KOLD INVESTIGATES: Unruly passengers in Tucson

KOLD Investigates: Unruly passengers

TUCSON, AZ (Tucson News Now) - The Transportation Security Administration estimates more than 2.5 million airline passengers will be screened daily in the days leading up to, and directly following, Thanksgiving.

If any of your travel plans to Tucson International Airport happen to be sidetracked by an unruly passenger, research by KOLD Investigates shows the responsible individual is likely to receive a minimal citation, if any punishment at all.

Instances when police have had to go "hands on" with someone are rare at TUS. Police records from Tucson Airport Authority show just four cases in as many years.

“We get three and a half million people coming though here a year, and just mathematically, there are going to be some people who don’t behave appropriately,” said TAA Chief of Public Safety John Ivanoff.

Appropriate behavior on a plane is pretty well ingrained into society: find your seat, follow orders from the flight crew and don’t make a fuss. Ivanoff said airline workers will call police to intervene for all sorts of scenarios, but officers will only respond when they believe it involves a crime.

Flight crews have to handle cranky or ungrateful passengers, but Ivanoff said his team will receive the call for help once someone on board becomes a danger to the crew or passengers.

"A criminal act is a criminal act," he said. "The difference is that the people on the aircraft can't get away from the criminal act when it's happening."

Simply Follow Orders

Ivanoff said the best advice for anyone stuck in the midst of an unruly passenger problem, should simply follow orders of the flight crew and responding officers. He said some scenarios will call for passengers to stay seated or possibly deplane.

In one of the four incidents in recent years, passengers actively restrained a man who was attempting to open the cockpit door. Ivanoff said he doesn’t necessarily recommend passengers jump into action like that, but he’s aware that some would do it.

"Prior to 9/11 we were a passive community," he said. "Now we're not."

The passenger trying to access the cockpit was the most recent unruly passenger for Tucson International Airport, according to police reports. The case has not appeared in any local court for possible criminal charges. That flight left Los Angeles bound for Phoenix but was diverted to Tucson.

A diverted flight more than two years prior prompted an F-16 escort to TUS. On the way from San Antonio to Los Angeles, a passenger frightened people enough to require an emergency landing in the Old Pueblo.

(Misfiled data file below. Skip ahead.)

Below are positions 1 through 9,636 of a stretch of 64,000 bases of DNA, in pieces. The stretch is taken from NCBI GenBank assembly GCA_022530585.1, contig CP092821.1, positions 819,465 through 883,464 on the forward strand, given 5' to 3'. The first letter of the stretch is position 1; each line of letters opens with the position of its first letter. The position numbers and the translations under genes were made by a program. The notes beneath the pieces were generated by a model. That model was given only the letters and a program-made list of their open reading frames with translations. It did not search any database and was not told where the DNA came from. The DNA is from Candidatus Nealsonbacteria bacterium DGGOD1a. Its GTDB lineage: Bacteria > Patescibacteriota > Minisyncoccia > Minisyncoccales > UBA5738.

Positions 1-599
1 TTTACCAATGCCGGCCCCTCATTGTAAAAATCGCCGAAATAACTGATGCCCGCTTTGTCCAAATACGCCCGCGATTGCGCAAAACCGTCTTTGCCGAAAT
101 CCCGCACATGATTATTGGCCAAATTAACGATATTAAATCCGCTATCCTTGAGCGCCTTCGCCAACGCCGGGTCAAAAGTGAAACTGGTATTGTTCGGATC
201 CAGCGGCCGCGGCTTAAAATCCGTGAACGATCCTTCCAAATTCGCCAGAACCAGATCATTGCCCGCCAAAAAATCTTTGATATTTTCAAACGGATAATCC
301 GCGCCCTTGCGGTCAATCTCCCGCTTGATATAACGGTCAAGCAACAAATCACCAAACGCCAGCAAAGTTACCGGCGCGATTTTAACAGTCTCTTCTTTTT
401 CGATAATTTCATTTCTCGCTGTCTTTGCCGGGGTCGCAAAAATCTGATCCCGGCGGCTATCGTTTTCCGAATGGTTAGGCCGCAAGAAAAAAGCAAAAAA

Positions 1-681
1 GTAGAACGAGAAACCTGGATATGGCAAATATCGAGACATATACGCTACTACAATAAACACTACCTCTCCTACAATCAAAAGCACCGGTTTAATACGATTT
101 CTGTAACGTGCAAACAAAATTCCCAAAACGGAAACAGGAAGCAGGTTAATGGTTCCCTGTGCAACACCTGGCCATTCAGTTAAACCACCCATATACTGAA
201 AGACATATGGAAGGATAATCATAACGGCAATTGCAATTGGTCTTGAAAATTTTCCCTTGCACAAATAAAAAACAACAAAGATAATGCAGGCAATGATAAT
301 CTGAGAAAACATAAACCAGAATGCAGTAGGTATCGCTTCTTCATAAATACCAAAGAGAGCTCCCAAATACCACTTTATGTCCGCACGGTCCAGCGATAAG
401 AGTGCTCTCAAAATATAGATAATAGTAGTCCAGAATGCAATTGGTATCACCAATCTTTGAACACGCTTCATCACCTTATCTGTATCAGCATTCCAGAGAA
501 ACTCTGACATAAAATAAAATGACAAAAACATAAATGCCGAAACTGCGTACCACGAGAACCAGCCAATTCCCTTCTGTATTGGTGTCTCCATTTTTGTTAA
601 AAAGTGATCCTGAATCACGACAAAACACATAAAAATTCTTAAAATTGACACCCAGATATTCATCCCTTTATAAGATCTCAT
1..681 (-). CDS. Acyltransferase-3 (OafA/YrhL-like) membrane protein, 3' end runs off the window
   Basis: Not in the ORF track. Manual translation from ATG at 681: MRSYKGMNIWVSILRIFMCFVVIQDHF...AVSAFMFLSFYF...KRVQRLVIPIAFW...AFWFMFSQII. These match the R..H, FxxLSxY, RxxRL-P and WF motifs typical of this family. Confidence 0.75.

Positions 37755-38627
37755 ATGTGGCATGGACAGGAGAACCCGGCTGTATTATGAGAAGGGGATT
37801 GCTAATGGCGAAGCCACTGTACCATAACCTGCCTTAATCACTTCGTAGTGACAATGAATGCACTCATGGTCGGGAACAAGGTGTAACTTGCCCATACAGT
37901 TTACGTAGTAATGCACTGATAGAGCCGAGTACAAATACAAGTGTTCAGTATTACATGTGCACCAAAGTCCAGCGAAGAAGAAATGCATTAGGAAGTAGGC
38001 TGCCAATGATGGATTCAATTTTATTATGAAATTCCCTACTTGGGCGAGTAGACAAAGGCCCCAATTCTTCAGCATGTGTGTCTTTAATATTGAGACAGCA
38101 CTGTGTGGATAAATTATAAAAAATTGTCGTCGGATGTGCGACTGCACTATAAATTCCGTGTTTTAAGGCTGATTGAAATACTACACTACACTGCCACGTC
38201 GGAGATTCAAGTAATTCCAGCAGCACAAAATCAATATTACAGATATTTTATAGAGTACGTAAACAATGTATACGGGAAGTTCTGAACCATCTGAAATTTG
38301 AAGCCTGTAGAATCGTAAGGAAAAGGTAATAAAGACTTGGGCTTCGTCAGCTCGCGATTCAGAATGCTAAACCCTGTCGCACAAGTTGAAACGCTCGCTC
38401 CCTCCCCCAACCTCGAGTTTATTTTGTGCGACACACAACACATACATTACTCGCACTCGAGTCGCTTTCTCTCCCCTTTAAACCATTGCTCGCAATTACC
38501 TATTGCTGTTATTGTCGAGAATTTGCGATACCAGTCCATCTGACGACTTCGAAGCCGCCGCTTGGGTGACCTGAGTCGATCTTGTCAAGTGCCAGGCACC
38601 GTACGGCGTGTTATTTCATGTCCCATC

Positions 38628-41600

One of the passengers claimed to see a man with a gun threatening to kill people. There was no such person on board. The individual making the claim was suffering from mental illness, according to police. First responders searched the plane, helped the passengers off and searched the plane a second time.

Punishment is rare

Though the FBI responded to this call, the incident did not result in any fines, fees, citations or charges from the Federal Aviation Administration, TSA or federal prosecutors.

In fact, federal agencies did not purse any of the four cases that landed at Tucson International.

Two of the four cases resulted in misdemeanor charges for the unruly passengers. Ivanoff said that doesn't necessarily mean they left the airport with a light punishment.

"A misdemeanor arrest on an aircraft means something," he said. "It means something to the TSA, so they notice things like that. They recognize that somebody was unruly on an aircraft and maybe they're not going to be so happy with them anymore."

Of those two misdemeanor cases, one has been paid resulting in a quashed warrant. There is an outstanding warrant for the other, who needs to pay a $50 fine. Both of those individuals were on flights already bound for Tucson International Airport.

Reflecting on decades of service at the airport, Ivanoff could only recall one instance when officers arrested a passenger on a felony charge. He said that was early in his career.

Ivanoff maintains the airport is, and always has been, a safe place for employees and passengers alike.

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